Introduction: Insulinoma is a rare tumor of the beta cells of the pancreas. The clinical manifestation is diverse with hypoglycemia and autonomic neurological symptoms. For diagnosis the Whipple’s triad needs to be present: signs of hypoglycemia, glucose level under 3 mmol/l and the cessation of symptoms after administration of iv. glucose. The fasting test confirms the diagnosis. The most commonly used imaging techniques that may localize the tumor are the abdominal ultrasound and CT scan; however, in some cases further procedures are necessary.
Case report: A 27 years old male patient without any other significant disease in his history presented with symptoms lasting for one year involving dizziness, fatigue, confusion, sweating and tremor. Blood glucose under 2 mmol/l was found on multiple occasions while presenting specific symptoms, which ceased every time after administration of iv. glucose. During the fasting test a low glucose level with consecutively elevated insulin and C-peptide levels were measured. In order to localize the tumor different imaging techniques were performed. Abdominal sonography, endoscopic ultrasound and spiral CT couldn’t find the suspected pancreatic tumor. Finally selective arterial angiography was performed with Ca-stimulation. After selective catheterization of the arteria lienalis, mesenterica superior and gastroduodenalis Ca--stimulation was performed. After administration of iv. calcium blood samples were collected from the right hepatic vein after 0.30 and 60 seconds. During the stimulation administered in the a. lienalis the 1-minute sample showed a significant rise in the insulin and C-peptide levels while after performing the stimulation on the other two arteries no remarkable differences were noticed. The concomitant arteriography showed a small, 1 cm diameter hyper vascularized nodule, characteristic for insulinoma.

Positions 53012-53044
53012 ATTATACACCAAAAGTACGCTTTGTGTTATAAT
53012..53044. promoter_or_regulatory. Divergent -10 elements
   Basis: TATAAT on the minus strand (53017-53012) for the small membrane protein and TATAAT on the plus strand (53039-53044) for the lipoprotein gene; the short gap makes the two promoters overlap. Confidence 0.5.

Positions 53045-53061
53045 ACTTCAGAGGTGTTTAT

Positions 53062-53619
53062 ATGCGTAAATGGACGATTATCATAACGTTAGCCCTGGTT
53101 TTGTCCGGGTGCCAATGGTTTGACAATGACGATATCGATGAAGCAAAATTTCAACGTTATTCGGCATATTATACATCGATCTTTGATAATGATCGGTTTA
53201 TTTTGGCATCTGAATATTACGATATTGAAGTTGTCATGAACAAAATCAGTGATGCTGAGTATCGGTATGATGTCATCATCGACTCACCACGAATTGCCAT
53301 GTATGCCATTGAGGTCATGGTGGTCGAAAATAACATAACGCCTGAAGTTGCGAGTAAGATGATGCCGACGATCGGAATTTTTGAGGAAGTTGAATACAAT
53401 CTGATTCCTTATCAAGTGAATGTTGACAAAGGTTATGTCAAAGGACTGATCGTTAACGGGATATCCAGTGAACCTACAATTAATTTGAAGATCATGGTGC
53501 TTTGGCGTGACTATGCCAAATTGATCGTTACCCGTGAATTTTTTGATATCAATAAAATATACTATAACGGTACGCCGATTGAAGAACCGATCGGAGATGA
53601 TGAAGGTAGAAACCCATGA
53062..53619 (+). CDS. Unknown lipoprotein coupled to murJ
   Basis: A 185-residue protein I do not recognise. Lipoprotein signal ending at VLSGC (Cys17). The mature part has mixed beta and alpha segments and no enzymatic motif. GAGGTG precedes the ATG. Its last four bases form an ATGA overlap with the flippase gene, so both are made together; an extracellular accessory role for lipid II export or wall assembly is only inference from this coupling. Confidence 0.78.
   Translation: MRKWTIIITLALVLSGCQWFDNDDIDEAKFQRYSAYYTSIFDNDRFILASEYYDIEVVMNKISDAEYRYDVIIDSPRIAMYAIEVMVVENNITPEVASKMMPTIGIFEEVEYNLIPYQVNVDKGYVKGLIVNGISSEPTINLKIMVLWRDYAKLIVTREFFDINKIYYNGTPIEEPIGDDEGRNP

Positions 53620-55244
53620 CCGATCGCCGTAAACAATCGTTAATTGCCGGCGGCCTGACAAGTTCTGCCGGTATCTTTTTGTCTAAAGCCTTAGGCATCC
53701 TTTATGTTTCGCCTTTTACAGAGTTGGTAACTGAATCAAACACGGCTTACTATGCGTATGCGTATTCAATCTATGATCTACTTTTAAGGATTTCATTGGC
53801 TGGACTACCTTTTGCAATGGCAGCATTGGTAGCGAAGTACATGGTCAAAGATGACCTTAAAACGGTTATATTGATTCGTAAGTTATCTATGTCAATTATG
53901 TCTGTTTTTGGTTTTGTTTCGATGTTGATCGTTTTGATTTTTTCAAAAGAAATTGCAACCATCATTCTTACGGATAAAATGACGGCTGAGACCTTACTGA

Discussion: After establishing the diagnosis, the precise localization of the tumor within the pancreas can become a serious problem. According to the literature 10–27% of the insulinomas cannot be evidenced by the available imaging techniques. The selective Ca-stimulation technique can shrink the possible tumor localization to the region of the pancreas that is supplied with blood by the specific catheterized artery. With this procedure the majority of the pancreas can be saved. Although newer techniques, like GLP1 scintigraphy or sensitive intraoperative ultrasound became available recently, the selective Ca-stimulation can still be used for the identification of insulinomas non-detectable by less expensive noninvasive methods.
05 Sep 2020 - 09 Sep 2020